Isaiah 35:4-7a, James 2:1-10,14-17, Mark 7:24-37
We have a new baby in the family – hooray! And she is the sweetest little thing, quite the loveliest baby there has ever been, apart from her big sister, and her mother when she was born, and our other daughter, who is, of course, pushing for parental affection and before you can say “Jack Robinson” you are in a King Lear situation and the world falls apart around you. And that is just within the immediate family.
What happens, asks the writer James, if you do that in church? You betray the God who loved you in Christ Jesus, who showed no favouritism, and redeemed us all through his death and resurrection.
And what is more, James adds, if you favour the rich, you are toadying up to the very people who are making life difficult for the Church and especially for the poor.
Aha, you say, in the Gospel passage today, Jesus does appear to be favouring the Jews over the Gentile woman who comes beseeching him to heal her daughter. Correct, but Jesus does heal the woman’s daughter because she is not prepared to give up, because she is prepared to accept crumbs from the God of love – and those crumbs are sufficient to restore her daughter to fullness of life. Would that we had that much faith – the things we could achieve for God would be astonishing.
And then there is the sign language healing of the profoundly deaf man – an astonishingly gracious act of personalised healing, designed so that he would be involved in the process, understand what Jesus was proposing, and with his faith, bring about the healing that was required and desired.
Plenty to talk about, but it doesn’t really join up. The children this morning are concentrating on the healing of the blind man – they can play seeing and remembering games, blind man’s buff and all sorts, and learn just how precious sight is. But what was wrong with the Gentile woman’s daughter? All we know is that she had an “unclean spirit”, which could mean anything from bipolar to epilepsy, and everything in between. Whatever she was suffering with, it limited her life, and needed to be sorted out. In Jesus, her mother knew she had found the person who could do just that, but race and culture and religion seemed to block the way. Jesus’s first answer is not an outright “no”, just a re-affirmation that his mission is to the Jews first. The mother’s cracking response, spat back at Jesus more in frustration than in anger, demonstrates a parent’s visceral campaign for a child’s wellbeing, as well as playing the game of cross-cultural insult and counter-thrust.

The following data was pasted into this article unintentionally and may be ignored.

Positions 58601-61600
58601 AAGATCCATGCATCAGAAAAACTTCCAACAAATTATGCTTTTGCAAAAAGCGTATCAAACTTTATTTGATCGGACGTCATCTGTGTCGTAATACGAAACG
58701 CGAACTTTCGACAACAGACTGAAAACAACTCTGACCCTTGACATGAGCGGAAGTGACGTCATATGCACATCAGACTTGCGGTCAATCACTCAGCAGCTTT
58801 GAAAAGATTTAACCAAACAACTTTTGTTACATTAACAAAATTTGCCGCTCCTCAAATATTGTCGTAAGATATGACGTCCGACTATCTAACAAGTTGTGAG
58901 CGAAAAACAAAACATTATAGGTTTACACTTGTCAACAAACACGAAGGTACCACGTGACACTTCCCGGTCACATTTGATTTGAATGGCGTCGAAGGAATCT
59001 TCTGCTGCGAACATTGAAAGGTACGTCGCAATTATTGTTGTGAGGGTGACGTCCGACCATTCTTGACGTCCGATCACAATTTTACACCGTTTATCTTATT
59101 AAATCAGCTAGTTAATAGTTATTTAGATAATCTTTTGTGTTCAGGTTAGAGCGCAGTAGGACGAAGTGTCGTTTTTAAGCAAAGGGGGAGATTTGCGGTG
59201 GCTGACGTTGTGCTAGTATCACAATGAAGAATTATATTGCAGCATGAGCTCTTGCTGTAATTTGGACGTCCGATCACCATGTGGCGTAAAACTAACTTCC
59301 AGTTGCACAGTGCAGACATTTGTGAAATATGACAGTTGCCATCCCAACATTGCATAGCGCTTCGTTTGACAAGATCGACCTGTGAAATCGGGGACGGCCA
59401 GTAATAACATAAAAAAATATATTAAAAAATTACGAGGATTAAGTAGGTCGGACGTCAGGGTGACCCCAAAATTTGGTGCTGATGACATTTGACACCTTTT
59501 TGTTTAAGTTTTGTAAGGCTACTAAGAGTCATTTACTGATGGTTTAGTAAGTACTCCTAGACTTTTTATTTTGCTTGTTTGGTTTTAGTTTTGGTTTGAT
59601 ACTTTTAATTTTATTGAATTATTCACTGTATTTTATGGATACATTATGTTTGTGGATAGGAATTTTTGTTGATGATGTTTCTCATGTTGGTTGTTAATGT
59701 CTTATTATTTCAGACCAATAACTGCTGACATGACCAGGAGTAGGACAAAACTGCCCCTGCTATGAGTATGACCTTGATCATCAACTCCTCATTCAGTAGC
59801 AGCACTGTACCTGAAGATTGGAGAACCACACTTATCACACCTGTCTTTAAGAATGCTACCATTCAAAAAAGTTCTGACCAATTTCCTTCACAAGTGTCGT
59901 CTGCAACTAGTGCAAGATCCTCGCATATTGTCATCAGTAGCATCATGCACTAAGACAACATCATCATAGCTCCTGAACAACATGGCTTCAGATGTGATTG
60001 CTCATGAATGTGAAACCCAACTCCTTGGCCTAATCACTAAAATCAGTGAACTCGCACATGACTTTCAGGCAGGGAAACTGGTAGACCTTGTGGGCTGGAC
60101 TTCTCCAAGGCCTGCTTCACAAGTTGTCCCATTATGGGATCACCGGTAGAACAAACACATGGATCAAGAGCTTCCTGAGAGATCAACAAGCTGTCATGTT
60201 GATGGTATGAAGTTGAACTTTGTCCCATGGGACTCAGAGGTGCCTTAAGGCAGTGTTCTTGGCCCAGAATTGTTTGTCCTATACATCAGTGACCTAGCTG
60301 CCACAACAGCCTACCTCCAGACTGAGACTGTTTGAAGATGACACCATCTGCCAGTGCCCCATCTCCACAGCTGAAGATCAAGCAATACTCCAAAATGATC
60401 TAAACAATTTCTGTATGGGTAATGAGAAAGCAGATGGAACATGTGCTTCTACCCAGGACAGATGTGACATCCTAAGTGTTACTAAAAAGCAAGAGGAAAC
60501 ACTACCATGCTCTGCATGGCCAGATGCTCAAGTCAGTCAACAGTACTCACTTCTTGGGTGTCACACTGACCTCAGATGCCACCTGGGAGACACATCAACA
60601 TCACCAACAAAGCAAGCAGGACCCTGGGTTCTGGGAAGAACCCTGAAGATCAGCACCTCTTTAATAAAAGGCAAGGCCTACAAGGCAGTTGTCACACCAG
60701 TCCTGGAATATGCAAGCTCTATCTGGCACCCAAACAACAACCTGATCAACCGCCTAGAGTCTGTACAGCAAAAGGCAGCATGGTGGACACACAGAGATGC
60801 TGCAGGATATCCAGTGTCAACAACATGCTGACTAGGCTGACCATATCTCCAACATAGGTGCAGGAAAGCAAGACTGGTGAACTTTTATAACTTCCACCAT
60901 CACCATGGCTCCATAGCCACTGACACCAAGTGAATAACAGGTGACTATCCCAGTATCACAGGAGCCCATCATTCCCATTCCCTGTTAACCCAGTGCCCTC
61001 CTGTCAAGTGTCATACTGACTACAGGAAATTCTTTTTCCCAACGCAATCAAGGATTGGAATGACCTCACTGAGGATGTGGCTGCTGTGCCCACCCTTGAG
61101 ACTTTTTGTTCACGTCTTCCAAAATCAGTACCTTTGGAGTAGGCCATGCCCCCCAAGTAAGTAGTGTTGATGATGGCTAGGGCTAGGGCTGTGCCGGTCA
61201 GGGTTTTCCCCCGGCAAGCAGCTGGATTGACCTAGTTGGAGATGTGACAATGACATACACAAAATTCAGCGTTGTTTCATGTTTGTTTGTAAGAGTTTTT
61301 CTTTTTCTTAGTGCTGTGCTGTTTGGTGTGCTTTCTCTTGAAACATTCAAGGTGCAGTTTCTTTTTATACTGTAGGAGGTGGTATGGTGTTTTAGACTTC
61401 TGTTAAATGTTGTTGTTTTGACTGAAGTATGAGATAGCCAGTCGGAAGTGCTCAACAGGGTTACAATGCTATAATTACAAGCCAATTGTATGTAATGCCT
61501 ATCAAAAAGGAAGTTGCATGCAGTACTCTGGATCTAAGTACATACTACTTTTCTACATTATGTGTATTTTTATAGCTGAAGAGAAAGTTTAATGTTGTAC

But in the healing of her daughter, the mother gets more than crumbs. Her daughter is healed immediately, at a distance – no need for touch or words, not even for actions to explain what is going on – Jesus simply says that her daughter is better, sends her on her way and returns to the recalcitrant people of Israel – who, for their healing, will need every part of it explained, as Jesus has to for the profoundly deaf man. The Gentile daughter receives the full grace of God in complete healing, everything that the profoundly deaf Jewish man receives – this is radical stuff.
We are not in the business of receiving or handing out children’s crumbs. We worship together in the full grace of God, each one of us a complete recipient of all of God’s incalculable love and generosity. In this feast of bread and wine, God gives us himself, to share with one another, openly and fully. We cannot withhold that from anyone.
As a consequence, we cannot be satisfied with doling out crumbs, but of freely offering the totality of the love of God. This covers everything, from welcome to coffee, from teaching to prayer, to the Peace and to our care for each other through the week. We will not do theology lite: rather, we will dig deep into the Word and stretch our minds and hearts. We will pray with a fervour which goes beyond formulae and into the mind of God. Our welcome will be second to none, gently bringing people across the threshold with love and grace. The Peace will be sincere, the children included in all our endeavours as a unit with their families – there won’t be something for the children, and something for the adults: it will be a sizeable chunk of the presence of God for everyone. Conversation, music, silence, embrace – all will be of the best and the deepest.
We have invited back to church next Sunday all those families who had a child or children baptised over the past 12 months – that’s the start of a season of invitation – everything we do will be suitable to invite anyone along for the first time. Harvest Festival, St Luke’s Patronal Festival, All Saints, Remembrance, Advent, Christmas – it’s all lined up for us. Let’s seize the opportunity, bring people in, and include them from the start in God’s amazing love. This will be fun!
Rev Peter Hart
Cover image by Gerd Altmann from Pixabay